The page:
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Alaska Department of Fish and Game


Landscaping for Wildlife
Other Wildlife Enhancements

In addition to trees, shrubs, plants, and flowers, you can make your area more attractive to wildlife by providing other features that can meet other important habitat needs like water and cover. Take time to research different animals’ specific habitat requirements to find out if you can provide the particular food or cover it requires. Avoid placing any features attractive to wildlife near hazards such as electrical lines, exhaust systems, roads with high-speed traffic, and large-paned picture windows.

Water

Small pools of water on the ground may be more attractive to wildlife than elevated birdbaths, but remember that birds are more exposed to roaming cats when bathing on the ground. Add a trickling fountain or build a pond! A backyard pond can be as simple or complex as you like, and can be a haven for wildlife. Ponds with shallow, gentle-sloping shorelines, and of irregular shapes provide the best wildlife habitat. Logs and rocks along the pond edges, as well as small islands offshore will enhance the value of the pond to wildlife. Thick grasses and shrubs along part of the pond shore will provide nesting and roosting cover for some birds. However, if you or your neighbors have outdoor cats, avoid placing food or water close to such “hunting blinds.”

Feeders

grouse on feeder In the winter, bird feeders can attract a variety of birds. However, they can also spread infections that can be deadly to large numbers of birds. Be sure to clean your feeders often (a mixture of 1 part ammonia and 10 parts water kills most germs) and replace old seed with fresh seed frequently. In Alaska, we want to remove our seed and suet feeders in the springtime, as they are a powerful attractant to black and brown bears alike. The onset and duration of denning is variable; however, a good rule of thumb is to take down or empty feeders in early April and put them back up in late October.

Snags & Nest Boxes

Dead trees, or snags, are often cut down as they are presumed to be of no value. However, snags provide feeding and drumming sites for woodpeckers, songposts for a variety of birds, and hunting perches for owls and hawks. Holes and cavities in snags provide nest sites and shelter from bad weather. If a snag doesn’t endanger your home or your neighbor’s, consider leaving it in place.

If adequate food and cover are available, nest boxes of various sizes can attract cavity-nesting birds to your property. Some birds that use nest boxes can eat hundreds or thousands of mosquitoes (e.g., swallows) or leaf-eating caterpillars (chickadees) each day. Specifically constructed “bat boxes” may encourage bats to take up residence and feed on your local mosquitoes! Bat boxes seem to work best when placed near water bodies.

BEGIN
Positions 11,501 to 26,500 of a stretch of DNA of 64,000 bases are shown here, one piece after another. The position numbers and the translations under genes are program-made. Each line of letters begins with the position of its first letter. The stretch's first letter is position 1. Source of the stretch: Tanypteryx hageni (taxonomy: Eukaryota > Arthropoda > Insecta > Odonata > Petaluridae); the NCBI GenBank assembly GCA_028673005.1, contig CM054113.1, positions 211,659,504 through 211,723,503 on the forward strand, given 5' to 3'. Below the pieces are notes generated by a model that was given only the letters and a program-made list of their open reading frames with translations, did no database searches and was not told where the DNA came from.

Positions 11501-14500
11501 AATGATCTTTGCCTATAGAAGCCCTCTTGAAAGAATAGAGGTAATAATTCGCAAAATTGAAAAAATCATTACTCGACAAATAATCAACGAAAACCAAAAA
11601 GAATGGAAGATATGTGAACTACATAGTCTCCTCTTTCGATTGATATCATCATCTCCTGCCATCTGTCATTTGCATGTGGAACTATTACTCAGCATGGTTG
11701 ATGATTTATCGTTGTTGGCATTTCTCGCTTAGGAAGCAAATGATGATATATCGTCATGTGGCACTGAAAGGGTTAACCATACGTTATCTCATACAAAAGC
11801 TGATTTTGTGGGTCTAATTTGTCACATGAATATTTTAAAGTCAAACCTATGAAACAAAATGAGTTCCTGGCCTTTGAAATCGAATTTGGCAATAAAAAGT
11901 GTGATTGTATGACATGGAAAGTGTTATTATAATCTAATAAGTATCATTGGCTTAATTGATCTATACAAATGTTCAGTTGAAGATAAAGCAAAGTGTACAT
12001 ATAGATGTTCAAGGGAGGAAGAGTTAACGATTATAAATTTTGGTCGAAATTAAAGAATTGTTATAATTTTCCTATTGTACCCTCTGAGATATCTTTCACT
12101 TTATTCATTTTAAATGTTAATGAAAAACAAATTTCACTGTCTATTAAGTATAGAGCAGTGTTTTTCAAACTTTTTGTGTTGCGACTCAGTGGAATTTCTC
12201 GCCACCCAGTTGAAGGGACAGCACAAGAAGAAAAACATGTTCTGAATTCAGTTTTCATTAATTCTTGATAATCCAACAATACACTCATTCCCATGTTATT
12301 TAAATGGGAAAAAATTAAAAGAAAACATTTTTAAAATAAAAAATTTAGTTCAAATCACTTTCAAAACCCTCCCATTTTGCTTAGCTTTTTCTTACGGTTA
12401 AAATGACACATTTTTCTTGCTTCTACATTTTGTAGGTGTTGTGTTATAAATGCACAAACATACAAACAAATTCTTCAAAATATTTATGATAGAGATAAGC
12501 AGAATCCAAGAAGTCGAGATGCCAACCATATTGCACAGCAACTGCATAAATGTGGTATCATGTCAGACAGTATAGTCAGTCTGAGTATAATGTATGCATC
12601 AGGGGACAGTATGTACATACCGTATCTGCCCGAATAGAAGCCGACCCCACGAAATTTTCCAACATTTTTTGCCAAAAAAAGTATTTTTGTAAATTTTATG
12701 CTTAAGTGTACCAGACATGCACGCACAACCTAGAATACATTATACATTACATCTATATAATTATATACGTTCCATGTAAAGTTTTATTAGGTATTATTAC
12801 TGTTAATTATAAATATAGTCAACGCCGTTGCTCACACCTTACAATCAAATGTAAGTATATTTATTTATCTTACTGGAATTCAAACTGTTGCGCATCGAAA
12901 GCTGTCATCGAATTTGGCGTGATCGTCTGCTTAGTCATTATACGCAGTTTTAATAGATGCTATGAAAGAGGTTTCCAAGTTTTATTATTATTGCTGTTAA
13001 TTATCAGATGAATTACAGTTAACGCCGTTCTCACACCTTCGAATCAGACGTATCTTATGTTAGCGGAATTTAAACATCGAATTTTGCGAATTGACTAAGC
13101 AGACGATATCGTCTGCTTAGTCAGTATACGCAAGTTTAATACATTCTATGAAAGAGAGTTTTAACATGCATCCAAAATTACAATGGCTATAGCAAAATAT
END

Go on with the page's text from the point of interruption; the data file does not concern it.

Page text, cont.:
Songposts

Songposts provide birds places to perch above other vegetation where they can see large areas, sing, be conspicuous, hunt flying insects, and detect predators. Fenceposts, clotheslines, or any pole will be used by singing birds, particularly in areas where shrubs and trees are sparse. Songposts should stick up a foot or more above surrounding vegetation.

Escape Cover

Swallow in birdhouse A brush pile, rock pile, or even a log pile can make a great spot for wildlife to hide, find food, and even raise young. Dark-eyed juncos and snowshoe hares are particularly attracted by brush piles. In treeless areas, almost any sort of protection from wind will attract birds. Rock walls can also provide good cover and places for animals to build homes.

Grit

Grit provided by a patch of sand or gravel will often attract seed-eating birds like ptarmigan, grosbeaks, sparrows, and crossbills. Some birds like to take dust baths in dry silt or fine sand.

Mud Puddles

Mud puddles will be used in spring by cliff swallows, if they are placed in open areas near buildings or cliffs where these birds can build their mud nests.

Predators

Predators should be a natural and welcome element in your Landscaping for Wildlife plan. Most people are thrilled at the sight of a sharp-shinned hawk or shrike, even when it is chasing chickadees at a bird feeder. However, “unnatural” predators, like outdoor cats, are an unnecessary drain on wildlife in urban and rural areas. A pet or stray cat can kill dozens, even hundreds, of small birds and mammals annually. If you own a cat, please keep them indoors, watch them when they are outdoors, and consider using a bell.